“If a man has a hundred sheep and one of them wanders away, what will he do? Won’t he leave the ninety-nine others on the hills and go out to search for the one that is lost? And if he finds it, I tell you the truth, he will rejoice over it more than over the ninety-nine that didn’t wander away! In the same way, it is not my heavenly Father’s will that even one of these little ones should perish. (Matthew 19:12-14)
Near the end of his life, Peter wrote his second letter to the Jewish Christians of the dispersion to help them grow in Christ’s grace and warn against false teaching. In his opening, he teaches Christians to apply the things they have learned in their life. He warns them of the impending Day of the Lord. He reminds them of God’s judgments. And, at the very end, he encourages them with these words…
- The Lord is not slow in keeping his promise, as some understand slowness. Instead he is patient with you, not wanting anyone to perish, but everyone to come to repentance. (2 Peter 3:9 NIV)
- The Lord isn’t really being slow about his promise, as some people think. No, he is being patient for your sake. He does not want anyone to be destroyed, but wants everyone to repent. (2 Peter 3:9 NLT)
- The Lord is not slack concerning his promise, as some men count slackness; but is longsuffering to us-ward, not willing that any should perish, but that all should come to repentance. (2 Peter 3:9 KJV)
But, Calvinist extreme predestination teaches that God is willing that some should perish. The word predestination means “to set bounds beforehand.” Calvinism teaches that God sets bounds on people’s behavior and conduct. But, this is contrary to the Bible, which says God sets bounds on the plan of salvation. It is his plan. He has determined the consequences. You determine the outcome. Have you accepted the gospel?
Predestination is God’s plan, not man’s response
The predestination of God wanting men and women to turn from their evil ways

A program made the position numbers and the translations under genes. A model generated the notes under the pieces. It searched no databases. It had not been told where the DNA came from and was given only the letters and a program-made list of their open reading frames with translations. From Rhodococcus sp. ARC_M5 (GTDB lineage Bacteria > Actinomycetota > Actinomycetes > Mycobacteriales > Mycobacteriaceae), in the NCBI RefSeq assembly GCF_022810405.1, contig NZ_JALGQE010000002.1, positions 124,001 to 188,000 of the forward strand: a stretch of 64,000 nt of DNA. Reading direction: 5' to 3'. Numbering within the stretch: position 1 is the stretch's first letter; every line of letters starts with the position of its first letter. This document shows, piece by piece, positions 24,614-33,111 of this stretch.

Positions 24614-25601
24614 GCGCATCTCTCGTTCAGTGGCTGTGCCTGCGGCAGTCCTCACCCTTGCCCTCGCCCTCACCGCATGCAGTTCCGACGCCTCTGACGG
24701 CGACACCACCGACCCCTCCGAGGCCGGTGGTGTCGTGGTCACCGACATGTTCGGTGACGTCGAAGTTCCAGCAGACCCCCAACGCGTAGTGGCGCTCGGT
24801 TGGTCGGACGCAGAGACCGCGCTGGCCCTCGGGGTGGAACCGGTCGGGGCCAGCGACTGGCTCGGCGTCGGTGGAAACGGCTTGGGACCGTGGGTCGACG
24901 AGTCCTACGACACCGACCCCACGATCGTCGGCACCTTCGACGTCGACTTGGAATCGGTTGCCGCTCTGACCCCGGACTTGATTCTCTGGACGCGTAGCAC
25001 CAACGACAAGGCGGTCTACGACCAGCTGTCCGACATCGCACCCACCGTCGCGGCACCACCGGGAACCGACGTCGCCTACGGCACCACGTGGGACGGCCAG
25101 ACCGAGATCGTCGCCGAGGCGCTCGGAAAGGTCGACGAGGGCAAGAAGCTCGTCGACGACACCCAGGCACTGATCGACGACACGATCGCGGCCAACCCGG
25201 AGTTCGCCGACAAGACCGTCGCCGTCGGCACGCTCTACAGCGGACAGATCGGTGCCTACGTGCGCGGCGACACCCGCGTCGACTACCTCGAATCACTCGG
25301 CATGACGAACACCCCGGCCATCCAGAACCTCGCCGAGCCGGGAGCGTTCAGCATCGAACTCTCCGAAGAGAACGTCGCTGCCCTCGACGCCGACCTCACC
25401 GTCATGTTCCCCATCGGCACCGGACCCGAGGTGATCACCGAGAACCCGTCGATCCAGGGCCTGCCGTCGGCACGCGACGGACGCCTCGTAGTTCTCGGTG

The Bible truth is consistent with God’s message through Adam, Noah, Abraham, Moses, the judges, the kings, and the prophets (such as Jeremiah, Jonah, Daniel, and Amos).
This time Jonah obeyed the LORD’s command and went to Nineveh, a city so large that it took three days to see it all. On the day Jonah entered the city, he shouted to the crowds: “Forty days from now Nineveh will be destroyed!” The people of Nineveh believed God’s message, and from the greatest to the least, they declared a fast and put on burlap to show their sorrow.
When the king of Nineveh heard what Jonah was saying, he stepped down from his throne and took off his royal robes. He dressed himself in burlap and sat on a heap of ashes. Then the king and his nobles sent this decree throughout the city:
“No one, not even the animals from your herds and flocks, may eat or drink anything at all. People and animals alike must wear garments of mourning, and everyone must pray earnestly to God. They must turn from their evil ways and stop all their violence. Who can tell? Perhaps even yet God will change his mind and hold back his fierce anger from destroying us.”
When God saw what they had done and how they had put a stop to their evil ways, he changed his mind and did not carry out the destruction he had threatened. (Jonah 3)
Here is how Moses summed up all the teaching of the law and covenants at the end of 40 years of wandering in the wilderness…
Today I offer you life and prosperity or death and destruction. This is what I’m commanding you today: Love the LORD your God, follow his directions, and obey his commands, laws, and rules. Then you will live, your population will increase, and the LORD your God will bless you in the land that you’re about to enter and take possession of. But your hearts might turn away, and you might not listen. You might be tempted to bow down to other gods and worship them. If you do, I tell you today that you will certainly be destroyed. You will not live for a long time in the land that you’re going to take possession of when you cross the Jordan River. I call on heaven and earth as witnesses today that I have offered you life or death, blessings or curses. Choose life so that you and your descendants will live. Love the LORD your God, obey him, and be loyal to him. This will be your way of life, and it will mean a long life for you in the land that the LORD swore to give to your ancestors Abraham, Isaac, and Jacob. (Deuteronomy 30:15-20)
For deeper study
- Jesus Christ is standing at your door, knocking. Will you answer the knock? Will you shut him out?
- What is the gospel?
- The controversy of evil (If God is good, why does he allow evil?)
- Critical Review of Shepherding a Child’s Heart by Tedd Tripp (eating the meat and spitting out the bones)
- The controversy of sin